Even though the battered consumer-electronics retailer recently hired the same law firm that held Kmart's hand through Chapter 11 bankruptcy several years ago, Circuit City may still have some fight left in it. This morning's Wall Street Journal leans on unnamed "people familiar with the company" in claiming that the superstore chain is thinking about closing at least 150 stores and slashing several thousand jobs, instead of filing for bankruptcy protection.
Bankruptcy reorganization can be a killer. Kmart made it through the storm, but it was aided by rich real estate holdings, which made it an attractive catch when it eventually combined with Sears to form Sears Holdings
Kmart also specializes in soft goods and low-priced sundries, so it's not as if shoppers were hesitant during the process. On the other hand, consumers aren't going to buy big-ticket flat screens, computers, and cameras if they don't think Circuit City will be there to take returns. Don't even think about buying someone a Circuit City gift card. To some stocking-stuffer-watchers, that may be about as welcome as a lump of coal.
The move to shrink from its base of 714 stateside stores and a payroll of 45,000 is substantial, but it's hard to imagine the company's sales holding up if it has to go through the Chapter 11 wringer.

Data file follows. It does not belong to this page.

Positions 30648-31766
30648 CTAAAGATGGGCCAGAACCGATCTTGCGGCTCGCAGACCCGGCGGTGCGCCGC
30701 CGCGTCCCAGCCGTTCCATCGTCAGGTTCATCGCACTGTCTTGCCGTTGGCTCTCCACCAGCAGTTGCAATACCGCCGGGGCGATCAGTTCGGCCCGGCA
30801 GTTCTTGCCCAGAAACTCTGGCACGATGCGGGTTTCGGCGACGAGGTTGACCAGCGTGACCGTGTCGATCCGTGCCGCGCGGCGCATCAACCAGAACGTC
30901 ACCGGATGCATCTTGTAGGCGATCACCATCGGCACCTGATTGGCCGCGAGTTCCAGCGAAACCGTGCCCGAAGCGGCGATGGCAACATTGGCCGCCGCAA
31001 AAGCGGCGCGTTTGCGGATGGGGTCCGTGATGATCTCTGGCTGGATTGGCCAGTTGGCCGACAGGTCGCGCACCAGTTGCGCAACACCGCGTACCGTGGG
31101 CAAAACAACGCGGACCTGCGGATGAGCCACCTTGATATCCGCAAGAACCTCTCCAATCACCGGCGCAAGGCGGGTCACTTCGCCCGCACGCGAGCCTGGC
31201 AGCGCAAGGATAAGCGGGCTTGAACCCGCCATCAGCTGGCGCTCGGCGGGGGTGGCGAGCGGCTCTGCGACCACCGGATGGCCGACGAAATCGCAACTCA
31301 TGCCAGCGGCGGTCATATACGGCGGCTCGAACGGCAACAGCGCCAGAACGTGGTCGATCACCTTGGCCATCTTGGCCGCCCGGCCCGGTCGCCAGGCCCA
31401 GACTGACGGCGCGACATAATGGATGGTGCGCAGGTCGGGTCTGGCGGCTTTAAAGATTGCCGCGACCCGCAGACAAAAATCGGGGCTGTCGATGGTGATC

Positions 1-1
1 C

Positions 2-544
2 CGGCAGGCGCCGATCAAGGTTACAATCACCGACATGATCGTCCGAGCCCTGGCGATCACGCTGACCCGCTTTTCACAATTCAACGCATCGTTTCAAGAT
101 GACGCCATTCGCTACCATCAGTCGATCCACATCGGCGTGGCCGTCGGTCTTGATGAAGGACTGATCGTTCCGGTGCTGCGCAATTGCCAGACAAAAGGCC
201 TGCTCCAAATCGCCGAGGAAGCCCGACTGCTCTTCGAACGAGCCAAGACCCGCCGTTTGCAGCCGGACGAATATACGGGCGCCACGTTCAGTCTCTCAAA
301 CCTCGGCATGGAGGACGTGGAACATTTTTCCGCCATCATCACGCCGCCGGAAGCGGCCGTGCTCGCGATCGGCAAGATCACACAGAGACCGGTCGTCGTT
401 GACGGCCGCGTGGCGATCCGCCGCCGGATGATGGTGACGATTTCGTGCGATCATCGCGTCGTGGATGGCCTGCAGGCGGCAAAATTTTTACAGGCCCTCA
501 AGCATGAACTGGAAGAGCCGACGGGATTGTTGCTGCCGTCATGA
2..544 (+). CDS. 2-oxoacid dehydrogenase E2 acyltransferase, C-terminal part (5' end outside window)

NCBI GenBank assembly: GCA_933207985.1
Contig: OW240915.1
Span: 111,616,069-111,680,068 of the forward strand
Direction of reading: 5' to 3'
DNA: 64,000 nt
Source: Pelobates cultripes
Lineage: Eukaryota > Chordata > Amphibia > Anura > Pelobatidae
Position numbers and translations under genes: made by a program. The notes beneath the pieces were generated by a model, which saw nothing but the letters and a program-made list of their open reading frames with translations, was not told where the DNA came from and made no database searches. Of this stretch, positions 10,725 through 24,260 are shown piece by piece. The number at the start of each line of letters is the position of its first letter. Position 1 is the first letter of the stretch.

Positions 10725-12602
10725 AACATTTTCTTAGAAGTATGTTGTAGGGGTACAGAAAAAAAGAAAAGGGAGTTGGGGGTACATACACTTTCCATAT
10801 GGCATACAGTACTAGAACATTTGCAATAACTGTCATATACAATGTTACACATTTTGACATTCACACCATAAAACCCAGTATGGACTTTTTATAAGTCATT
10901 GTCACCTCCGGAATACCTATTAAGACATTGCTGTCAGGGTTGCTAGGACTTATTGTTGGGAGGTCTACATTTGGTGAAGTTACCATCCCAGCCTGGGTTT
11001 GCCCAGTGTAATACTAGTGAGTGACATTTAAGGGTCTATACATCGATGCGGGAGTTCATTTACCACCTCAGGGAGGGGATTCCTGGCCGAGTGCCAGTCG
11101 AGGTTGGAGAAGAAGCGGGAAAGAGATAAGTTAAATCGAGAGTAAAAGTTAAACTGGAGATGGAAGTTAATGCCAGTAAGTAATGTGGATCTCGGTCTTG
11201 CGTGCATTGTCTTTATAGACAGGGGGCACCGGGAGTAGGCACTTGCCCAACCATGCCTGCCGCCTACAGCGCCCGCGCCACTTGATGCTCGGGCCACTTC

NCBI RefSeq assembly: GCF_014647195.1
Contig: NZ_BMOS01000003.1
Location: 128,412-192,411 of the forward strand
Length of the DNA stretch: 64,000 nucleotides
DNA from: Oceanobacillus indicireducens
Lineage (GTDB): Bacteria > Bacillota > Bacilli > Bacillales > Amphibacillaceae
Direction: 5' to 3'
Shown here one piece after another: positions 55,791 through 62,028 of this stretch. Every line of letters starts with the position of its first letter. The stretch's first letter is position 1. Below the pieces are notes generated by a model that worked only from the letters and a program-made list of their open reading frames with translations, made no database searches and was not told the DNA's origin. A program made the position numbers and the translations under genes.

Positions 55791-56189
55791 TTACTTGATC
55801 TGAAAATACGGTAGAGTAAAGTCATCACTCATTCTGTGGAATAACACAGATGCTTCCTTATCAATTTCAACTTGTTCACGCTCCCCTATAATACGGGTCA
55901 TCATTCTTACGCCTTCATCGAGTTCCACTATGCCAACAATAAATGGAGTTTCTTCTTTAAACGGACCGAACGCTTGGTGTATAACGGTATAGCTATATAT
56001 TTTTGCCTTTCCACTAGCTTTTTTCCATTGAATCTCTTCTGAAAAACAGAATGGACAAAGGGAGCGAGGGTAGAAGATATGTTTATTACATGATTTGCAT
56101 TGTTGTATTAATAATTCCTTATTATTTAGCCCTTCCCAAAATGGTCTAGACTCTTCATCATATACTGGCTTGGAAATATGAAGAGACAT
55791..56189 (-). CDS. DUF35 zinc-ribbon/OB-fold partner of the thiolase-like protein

There are just too many competitors out there. In addition to market leader Best Buy
In other words, the world may not necessarily miss Circuit City if it goes away. However, because shareowners and tens of thousands of jobs are at stake, it would be a shame to see Circuit City fade away. Even if that's a fitting end after the company ridiculously rebuffed several buyout offers in recent years, no one should have to spend the holidays in a world of hurt.
Other ways to see more than the red in Circuit City's logo:
Creative Corner: How would you save Circuit City? Post your turnaround thoughts in the comment box below.
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Longtime Fool contributor Rick Munarriz doesn't go to his local Circuit City store as much as he used to. He doesn't own shares in any of the stocks in this story and is also part of the Rule Breakers newsletter research team, seeking out tomorrow's ultimate growth stocks a day early. The Fool has a disclosure policy.